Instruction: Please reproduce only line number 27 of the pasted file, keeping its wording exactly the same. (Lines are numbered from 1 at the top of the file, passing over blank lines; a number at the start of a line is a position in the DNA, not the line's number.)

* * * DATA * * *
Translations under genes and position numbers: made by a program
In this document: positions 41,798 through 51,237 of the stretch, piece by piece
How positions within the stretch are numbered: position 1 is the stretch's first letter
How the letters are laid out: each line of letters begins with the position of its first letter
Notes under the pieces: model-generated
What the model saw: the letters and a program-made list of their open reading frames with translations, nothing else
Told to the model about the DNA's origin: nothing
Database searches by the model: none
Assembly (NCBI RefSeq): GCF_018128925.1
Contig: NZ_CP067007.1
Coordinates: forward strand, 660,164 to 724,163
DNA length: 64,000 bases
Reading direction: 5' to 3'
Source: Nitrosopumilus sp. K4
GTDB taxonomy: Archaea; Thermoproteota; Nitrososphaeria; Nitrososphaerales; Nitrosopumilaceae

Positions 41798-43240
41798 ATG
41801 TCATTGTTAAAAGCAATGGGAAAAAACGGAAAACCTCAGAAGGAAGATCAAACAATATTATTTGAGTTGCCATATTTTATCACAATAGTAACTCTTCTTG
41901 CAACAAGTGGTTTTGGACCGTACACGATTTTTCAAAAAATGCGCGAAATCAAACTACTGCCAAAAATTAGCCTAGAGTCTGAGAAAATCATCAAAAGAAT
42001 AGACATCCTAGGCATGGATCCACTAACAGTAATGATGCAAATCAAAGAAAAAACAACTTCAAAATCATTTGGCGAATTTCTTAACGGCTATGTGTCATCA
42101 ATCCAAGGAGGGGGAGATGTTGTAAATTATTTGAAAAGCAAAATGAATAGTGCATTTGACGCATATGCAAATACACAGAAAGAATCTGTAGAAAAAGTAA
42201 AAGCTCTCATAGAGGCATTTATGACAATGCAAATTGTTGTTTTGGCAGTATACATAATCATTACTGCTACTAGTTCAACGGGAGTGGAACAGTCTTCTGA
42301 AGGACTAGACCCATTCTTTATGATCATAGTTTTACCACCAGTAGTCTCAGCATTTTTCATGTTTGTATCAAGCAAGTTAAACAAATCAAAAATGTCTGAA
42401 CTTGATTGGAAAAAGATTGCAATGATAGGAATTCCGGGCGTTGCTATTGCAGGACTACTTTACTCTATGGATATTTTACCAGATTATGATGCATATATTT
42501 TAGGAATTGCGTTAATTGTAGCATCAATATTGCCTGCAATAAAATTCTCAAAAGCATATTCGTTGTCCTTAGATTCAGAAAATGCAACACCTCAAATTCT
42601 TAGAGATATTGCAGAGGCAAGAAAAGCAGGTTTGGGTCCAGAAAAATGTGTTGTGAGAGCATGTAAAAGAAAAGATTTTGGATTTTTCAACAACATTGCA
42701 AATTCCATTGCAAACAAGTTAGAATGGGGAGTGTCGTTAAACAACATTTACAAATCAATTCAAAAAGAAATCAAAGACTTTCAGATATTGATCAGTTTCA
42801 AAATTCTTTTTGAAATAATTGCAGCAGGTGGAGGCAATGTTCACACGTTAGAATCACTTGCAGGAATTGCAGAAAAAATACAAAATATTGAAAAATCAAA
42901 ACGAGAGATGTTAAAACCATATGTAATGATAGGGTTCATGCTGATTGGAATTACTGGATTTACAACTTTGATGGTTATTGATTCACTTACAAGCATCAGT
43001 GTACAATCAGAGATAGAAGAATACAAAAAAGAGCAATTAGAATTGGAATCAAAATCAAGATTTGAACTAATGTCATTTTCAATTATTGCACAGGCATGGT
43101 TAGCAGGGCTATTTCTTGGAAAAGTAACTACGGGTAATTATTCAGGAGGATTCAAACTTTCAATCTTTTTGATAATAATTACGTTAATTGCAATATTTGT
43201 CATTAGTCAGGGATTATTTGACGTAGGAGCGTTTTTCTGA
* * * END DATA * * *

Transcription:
42701 AATTCCATTGCAAACAAGTTAGAATGGGGAGTGTCGTTAAACAACATTTACAAATCAATTCAAAAAGAAATCAAAGACTTTCAGATATTGATCAGTTTCA